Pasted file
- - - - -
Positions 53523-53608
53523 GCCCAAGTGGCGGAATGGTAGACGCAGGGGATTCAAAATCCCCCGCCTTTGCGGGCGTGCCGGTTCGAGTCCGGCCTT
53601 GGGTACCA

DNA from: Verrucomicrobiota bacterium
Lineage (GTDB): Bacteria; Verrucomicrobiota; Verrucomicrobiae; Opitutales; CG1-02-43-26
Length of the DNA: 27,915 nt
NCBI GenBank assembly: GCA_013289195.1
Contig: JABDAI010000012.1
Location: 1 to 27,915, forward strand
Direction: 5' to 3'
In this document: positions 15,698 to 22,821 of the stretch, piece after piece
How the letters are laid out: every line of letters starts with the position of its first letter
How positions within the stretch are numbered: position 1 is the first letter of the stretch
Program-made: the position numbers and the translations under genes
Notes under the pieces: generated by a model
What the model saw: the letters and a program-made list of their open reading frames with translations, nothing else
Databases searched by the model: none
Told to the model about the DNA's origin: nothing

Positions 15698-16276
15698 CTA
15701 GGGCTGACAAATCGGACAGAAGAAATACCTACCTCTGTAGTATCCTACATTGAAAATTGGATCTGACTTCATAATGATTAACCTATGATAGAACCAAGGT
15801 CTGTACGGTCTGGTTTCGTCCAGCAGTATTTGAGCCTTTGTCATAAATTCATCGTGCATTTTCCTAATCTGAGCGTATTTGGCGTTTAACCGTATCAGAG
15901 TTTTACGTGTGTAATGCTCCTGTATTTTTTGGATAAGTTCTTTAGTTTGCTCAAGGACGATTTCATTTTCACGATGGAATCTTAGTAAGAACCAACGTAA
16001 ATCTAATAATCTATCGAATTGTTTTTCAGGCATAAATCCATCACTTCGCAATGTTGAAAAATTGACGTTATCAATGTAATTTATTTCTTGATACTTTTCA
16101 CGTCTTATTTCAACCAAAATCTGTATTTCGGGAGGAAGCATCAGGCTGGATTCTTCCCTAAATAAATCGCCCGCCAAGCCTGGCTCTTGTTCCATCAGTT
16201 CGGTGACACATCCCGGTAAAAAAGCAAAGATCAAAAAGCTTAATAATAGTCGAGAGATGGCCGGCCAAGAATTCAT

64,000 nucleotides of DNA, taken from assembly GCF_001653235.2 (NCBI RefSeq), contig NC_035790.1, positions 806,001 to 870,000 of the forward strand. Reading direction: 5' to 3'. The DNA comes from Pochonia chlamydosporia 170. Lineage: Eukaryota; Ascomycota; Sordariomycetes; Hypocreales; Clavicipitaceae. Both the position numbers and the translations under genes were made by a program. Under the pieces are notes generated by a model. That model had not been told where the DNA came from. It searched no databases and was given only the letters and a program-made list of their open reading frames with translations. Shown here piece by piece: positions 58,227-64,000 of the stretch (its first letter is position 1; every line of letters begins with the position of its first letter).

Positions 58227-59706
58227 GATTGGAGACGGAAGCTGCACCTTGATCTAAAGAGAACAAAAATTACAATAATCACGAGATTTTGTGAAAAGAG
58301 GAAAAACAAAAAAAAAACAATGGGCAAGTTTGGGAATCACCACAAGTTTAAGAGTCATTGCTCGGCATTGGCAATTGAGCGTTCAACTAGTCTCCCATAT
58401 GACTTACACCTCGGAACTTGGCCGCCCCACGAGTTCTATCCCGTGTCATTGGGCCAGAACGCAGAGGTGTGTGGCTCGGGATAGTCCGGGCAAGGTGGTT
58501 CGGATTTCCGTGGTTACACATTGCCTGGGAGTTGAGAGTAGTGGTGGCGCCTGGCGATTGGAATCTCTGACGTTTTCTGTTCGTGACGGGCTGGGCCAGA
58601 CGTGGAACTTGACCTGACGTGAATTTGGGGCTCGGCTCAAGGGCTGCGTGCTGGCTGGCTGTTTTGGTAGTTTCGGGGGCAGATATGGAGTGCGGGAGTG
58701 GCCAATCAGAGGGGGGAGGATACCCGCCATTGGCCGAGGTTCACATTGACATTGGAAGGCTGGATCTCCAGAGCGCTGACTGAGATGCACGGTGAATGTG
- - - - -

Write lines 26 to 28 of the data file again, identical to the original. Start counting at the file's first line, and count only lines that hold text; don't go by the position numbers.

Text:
16201 CGGTGACACATCCCGGTAAAAAAGCAAAGATCAAAAAGCTTAATAATAGTCGAGAGATGGCCGGCCAAGAATTCAT

64,000 nucleotides of DNA, taken from assembly GCF_001653235.2 (NCBI RefSeq), contig NC_035790.1, positions 806,001 to 870,000 of the forward strand. Reading direction: 5' to 3'. The DNA comes from Pochonia chlamydosporia 170. Lineage: Eukaryota; Ascomycota; Sordariomycetes; Hypocreales; Clavicipitaceae. Both the position numbers and the translations under genes were made by a program. Under the pieces are notes generated by a model. That model had not been told where the DNA came from. It searched no databases and was given only the letters and a program-made list of their open reading frames with translations. Shown here piece by piece: positions 58,227-64,000 of the stretch (its first letter is position 1; every line of letters begins with the position of its first letter).

Positions 58227-59706